Royal Life Saving, on behalf of the National Aquatic Industry Safety Committee (NAISC), is managing the National Aquatic Industry Workforce Development Project.
The key objectives of the Project are to:
- Achieve and share a greater insight and understanding of the aquatic industry workforce
- Build the capacity and capability of the aquatic industry workforce
- Support the development of a strong, sustainable and responsive aquatic industry
One of the key initial tasks of the Project was to survey the aquatic industry workforce with the goal of gathering comprehensive data on the full range of aspects that make up, influence, and affect the characteristics and working lives of the aquatic industry workforce. This survey was conducted in April to June 2019 and there have been two key publications based on the data gathered from the survey.
The Workforce Profile, published in December 2019, provided a snapshot of specific demographic information for key roles within the industry. The key findings were:
- 73% of the workforce are female
- 56% of the workforce earn less than $30,000 per year
- 46% of the workforce are employed casually and most workers work throughout the year but in a part-time capacity
- 49% of workers have a second job and 47% are studying while working
- Those aged between 18 and 64 are relatively evenly represented across the workforce, with 45 to 54 being the most common age group (23%) and 25 to 34 being the least common age group (15%)
- 74% of workers said the most enjoyable part of their current role was knowing they are making a positive impact on people’s lives
The National Aquatic Workforce Report, published in July 2020, analyses employee insights relating to working life, professional development and future needs of those working in the aquatic industry. This report found that:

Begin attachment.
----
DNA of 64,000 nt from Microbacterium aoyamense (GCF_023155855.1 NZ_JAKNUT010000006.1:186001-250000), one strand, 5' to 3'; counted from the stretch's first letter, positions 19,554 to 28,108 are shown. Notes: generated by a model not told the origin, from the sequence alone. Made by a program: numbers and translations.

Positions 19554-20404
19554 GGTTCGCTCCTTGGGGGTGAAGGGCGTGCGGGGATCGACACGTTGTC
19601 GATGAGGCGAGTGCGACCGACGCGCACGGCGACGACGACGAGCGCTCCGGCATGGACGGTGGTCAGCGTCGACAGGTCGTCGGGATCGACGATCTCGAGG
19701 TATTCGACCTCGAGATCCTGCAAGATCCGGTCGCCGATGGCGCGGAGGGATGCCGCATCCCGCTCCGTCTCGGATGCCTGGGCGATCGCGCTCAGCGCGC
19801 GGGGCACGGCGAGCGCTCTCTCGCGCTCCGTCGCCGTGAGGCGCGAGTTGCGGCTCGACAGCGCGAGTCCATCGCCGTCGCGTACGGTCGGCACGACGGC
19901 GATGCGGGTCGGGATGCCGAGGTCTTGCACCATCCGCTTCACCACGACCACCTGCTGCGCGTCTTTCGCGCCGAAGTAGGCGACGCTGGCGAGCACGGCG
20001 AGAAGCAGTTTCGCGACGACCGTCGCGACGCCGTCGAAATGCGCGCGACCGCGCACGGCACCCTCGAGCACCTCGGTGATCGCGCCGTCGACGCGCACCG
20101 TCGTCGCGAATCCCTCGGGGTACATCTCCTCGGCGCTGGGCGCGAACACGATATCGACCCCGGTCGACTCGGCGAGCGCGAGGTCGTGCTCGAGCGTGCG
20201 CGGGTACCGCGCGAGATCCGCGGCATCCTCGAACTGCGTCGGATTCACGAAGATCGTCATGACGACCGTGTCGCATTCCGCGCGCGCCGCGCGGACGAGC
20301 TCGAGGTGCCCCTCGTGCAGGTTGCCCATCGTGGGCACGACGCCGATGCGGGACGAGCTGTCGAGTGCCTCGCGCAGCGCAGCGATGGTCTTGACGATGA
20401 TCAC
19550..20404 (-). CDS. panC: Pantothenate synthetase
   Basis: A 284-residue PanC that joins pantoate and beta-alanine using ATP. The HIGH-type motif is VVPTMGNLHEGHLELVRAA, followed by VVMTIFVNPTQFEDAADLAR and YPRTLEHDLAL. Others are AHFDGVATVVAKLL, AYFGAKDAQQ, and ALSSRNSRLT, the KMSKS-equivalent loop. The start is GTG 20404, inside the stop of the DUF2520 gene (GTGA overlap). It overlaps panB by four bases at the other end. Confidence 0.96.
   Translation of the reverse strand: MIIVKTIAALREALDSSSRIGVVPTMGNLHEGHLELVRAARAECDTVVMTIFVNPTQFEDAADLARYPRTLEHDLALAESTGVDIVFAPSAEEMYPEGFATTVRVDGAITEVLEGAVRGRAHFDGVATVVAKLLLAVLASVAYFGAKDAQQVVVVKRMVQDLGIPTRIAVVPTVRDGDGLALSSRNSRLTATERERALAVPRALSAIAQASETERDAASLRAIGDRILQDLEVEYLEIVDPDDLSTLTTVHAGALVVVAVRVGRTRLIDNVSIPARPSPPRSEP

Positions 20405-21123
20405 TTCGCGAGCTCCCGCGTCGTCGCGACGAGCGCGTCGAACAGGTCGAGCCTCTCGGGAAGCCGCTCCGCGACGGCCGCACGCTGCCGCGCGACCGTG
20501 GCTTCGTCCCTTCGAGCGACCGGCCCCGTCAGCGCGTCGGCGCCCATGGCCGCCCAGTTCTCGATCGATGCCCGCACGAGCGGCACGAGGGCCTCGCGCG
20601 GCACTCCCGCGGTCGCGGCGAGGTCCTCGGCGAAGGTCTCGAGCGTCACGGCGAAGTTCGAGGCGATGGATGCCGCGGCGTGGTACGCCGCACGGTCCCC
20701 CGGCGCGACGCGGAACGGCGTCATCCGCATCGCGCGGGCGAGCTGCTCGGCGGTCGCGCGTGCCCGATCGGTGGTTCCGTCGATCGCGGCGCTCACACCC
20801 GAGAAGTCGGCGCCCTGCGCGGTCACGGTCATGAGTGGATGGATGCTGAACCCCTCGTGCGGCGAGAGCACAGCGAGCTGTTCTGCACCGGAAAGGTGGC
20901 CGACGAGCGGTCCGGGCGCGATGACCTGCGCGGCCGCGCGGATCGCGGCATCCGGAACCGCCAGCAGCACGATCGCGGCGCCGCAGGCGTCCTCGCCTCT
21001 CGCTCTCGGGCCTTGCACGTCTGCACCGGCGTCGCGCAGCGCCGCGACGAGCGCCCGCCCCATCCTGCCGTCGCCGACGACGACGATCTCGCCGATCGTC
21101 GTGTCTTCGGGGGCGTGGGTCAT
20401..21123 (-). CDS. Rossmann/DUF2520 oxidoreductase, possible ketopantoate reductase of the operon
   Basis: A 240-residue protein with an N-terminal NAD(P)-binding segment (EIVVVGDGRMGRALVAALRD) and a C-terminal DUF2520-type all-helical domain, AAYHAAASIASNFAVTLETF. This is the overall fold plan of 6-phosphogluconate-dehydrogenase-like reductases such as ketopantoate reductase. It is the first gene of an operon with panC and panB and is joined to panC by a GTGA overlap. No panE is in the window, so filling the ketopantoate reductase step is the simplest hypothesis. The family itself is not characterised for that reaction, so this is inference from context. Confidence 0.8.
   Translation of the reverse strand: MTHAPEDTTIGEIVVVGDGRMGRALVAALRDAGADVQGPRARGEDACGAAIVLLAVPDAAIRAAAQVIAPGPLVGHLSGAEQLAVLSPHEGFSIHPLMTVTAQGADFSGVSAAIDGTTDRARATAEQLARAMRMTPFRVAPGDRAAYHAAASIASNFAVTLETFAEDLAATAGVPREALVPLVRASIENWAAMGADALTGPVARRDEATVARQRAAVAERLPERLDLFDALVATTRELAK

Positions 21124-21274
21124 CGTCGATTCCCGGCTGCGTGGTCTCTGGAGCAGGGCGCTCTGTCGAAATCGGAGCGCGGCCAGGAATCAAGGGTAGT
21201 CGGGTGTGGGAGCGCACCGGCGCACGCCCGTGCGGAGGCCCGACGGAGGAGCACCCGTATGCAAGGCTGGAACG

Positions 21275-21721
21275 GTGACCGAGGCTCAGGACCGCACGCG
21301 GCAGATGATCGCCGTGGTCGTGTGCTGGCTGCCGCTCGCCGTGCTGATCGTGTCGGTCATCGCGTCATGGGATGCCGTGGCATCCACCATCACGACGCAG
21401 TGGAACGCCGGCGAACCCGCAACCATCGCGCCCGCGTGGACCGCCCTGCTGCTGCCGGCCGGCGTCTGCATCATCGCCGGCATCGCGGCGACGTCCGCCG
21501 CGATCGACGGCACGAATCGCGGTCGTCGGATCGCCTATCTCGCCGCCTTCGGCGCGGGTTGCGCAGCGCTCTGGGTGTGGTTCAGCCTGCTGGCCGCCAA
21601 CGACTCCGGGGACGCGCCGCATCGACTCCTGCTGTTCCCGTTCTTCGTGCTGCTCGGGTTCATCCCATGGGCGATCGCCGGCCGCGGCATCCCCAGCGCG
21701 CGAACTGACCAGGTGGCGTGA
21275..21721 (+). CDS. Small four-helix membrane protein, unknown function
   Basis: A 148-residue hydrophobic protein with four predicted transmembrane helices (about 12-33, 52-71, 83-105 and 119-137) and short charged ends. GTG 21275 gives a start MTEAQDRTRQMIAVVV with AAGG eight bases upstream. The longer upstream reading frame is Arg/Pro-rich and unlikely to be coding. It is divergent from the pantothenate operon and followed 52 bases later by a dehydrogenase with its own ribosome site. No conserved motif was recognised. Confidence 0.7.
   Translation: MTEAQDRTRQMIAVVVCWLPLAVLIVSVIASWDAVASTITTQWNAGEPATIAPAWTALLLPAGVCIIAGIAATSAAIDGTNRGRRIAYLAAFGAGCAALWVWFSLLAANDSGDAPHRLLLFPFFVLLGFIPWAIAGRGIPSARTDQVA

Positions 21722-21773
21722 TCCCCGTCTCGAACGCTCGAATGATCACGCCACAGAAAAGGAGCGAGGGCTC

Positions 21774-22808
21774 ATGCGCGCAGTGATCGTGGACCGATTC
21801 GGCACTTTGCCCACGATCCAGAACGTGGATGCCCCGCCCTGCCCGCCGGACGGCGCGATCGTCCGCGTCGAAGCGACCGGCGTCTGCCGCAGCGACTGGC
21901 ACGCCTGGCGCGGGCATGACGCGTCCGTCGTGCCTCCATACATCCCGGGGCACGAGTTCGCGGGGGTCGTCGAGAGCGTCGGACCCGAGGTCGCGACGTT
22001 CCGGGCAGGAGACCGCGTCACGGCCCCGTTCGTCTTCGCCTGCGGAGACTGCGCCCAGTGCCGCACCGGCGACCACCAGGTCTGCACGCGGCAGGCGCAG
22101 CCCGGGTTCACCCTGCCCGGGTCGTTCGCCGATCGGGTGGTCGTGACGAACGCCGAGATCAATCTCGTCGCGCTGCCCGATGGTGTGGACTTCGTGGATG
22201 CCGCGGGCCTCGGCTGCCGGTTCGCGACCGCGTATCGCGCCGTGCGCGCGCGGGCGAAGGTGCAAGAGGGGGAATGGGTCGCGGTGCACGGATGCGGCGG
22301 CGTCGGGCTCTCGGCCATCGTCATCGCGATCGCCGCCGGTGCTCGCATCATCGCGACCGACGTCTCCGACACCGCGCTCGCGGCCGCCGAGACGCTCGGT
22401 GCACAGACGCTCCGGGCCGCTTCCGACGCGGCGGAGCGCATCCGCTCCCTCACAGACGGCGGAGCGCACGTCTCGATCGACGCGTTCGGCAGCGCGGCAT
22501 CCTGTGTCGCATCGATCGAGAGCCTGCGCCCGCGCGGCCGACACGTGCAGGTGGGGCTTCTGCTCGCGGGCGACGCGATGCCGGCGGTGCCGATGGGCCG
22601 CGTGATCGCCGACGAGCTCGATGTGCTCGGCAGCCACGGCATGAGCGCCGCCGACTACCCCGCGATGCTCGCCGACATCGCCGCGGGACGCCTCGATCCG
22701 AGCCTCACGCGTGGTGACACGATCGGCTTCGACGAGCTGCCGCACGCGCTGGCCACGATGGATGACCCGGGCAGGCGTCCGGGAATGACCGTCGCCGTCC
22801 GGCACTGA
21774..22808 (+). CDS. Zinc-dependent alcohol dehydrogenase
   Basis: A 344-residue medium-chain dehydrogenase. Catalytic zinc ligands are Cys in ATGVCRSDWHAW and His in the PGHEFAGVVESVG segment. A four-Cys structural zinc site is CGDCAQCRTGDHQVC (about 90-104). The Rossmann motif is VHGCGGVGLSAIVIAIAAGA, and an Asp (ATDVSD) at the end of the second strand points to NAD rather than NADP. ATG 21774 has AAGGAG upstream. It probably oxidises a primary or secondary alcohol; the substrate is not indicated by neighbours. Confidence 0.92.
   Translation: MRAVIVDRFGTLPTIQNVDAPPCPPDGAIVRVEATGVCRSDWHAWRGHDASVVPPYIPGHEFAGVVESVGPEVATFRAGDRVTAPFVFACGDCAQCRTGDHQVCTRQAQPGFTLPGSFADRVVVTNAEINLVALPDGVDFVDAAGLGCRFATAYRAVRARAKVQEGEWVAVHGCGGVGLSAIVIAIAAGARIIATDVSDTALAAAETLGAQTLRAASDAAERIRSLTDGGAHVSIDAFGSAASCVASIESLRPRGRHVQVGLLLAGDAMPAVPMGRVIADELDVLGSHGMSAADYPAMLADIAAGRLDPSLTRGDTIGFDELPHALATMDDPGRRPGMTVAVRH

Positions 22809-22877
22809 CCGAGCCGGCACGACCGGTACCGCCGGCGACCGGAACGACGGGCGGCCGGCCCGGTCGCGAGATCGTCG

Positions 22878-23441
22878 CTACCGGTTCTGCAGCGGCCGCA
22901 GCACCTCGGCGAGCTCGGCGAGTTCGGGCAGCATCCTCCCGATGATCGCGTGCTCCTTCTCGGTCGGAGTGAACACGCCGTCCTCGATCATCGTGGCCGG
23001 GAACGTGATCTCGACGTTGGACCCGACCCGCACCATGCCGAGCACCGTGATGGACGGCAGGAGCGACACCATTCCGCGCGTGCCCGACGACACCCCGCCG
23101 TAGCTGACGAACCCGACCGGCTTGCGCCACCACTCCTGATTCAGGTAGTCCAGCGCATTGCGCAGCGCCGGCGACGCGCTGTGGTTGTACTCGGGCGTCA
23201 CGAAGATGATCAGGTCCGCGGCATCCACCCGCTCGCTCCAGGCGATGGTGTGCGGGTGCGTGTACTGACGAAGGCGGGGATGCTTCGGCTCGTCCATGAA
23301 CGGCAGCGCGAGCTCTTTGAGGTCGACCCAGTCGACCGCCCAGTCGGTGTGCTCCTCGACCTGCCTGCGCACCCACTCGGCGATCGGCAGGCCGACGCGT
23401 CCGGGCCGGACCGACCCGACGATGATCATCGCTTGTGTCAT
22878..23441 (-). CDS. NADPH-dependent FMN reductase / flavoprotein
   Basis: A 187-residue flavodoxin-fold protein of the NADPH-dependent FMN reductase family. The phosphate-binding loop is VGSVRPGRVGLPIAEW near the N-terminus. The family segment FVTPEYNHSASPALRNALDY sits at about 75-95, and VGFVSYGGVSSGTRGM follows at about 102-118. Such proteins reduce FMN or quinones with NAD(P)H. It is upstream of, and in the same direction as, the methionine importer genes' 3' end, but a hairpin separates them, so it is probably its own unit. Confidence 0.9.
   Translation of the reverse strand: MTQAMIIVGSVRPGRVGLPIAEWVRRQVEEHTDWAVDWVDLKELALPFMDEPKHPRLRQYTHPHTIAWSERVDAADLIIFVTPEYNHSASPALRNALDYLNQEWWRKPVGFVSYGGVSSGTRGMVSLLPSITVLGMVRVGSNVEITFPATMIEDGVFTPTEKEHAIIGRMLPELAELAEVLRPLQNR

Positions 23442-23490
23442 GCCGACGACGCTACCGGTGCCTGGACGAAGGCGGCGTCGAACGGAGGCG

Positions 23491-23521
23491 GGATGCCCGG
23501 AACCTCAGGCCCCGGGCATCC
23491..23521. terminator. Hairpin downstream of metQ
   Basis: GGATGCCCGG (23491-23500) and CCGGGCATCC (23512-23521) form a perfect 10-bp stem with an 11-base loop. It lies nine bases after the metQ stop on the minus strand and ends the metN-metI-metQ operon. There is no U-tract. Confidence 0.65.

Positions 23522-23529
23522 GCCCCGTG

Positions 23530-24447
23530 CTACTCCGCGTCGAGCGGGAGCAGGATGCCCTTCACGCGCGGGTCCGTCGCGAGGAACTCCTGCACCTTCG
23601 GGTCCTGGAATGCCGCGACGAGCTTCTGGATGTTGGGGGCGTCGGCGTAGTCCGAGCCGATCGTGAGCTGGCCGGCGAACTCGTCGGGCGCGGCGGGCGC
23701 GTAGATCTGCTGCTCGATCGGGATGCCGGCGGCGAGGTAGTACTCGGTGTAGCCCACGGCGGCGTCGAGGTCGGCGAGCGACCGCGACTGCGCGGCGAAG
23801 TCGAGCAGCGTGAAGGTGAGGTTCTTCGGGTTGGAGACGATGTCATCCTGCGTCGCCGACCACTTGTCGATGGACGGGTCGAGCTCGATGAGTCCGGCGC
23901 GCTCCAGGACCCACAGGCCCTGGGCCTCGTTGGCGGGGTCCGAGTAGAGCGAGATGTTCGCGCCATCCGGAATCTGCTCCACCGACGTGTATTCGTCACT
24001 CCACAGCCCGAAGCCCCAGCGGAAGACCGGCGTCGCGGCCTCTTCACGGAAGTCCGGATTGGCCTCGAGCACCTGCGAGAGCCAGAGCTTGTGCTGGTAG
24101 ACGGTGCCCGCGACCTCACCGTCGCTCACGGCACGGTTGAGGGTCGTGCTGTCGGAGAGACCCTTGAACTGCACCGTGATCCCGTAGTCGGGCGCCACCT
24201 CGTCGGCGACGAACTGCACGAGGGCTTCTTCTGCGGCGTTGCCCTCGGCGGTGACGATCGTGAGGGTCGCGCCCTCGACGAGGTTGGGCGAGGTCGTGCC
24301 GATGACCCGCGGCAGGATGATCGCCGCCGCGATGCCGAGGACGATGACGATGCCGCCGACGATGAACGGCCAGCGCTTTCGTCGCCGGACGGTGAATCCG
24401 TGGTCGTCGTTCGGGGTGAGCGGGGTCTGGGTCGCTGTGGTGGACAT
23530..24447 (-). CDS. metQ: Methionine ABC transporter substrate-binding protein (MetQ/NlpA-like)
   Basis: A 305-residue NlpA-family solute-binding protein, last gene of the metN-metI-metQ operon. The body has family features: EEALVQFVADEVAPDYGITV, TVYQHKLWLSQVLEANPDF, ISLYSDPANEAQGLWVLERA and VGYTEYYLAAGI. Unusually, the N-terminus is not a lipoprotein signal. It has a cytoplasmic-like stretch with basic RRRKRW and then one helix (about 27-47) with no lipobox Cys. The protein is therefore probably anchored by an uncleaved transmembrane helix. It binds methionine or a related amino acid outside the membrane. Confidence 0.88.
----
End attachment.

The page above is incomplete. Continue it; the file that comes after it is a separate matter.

- A positive and collegiate work atmosphere was valued most highly by workers, slightly above improved pay and work conditions
- Almost three-quarters of workers had experienced a moderate degree of change in their role, with one-third of this group experiencing a large or very large degree of change
- Two in every three workers believed that the greatest change has been in safety, compliance and legal requirements
- Most workers believed people leave the industry because of a lack of available work hours, poor remuneration and the seasonal nature of the work
- The majority of professional development activities across industry consists of face-to-face sessions
- Most workers valued face-to-face professional development sessions over online
- Most workers found that improved skills and performance resulted from day-to-day experience in the role and initial on-the-job training
- Most workers did two or fewer professional development activities a year
- Not all employee professional development activities were funded by employers
The aim is to use the findings of both publications to form a Workforce Development Plan. The primary focus of this Plan will be to guide and support industry stakeholders to make decisions and take actions to ensure the workforce has the capabilities, opportunities, resources and systems to enable it to best meet client, community and business needs, and respond to ongoing change.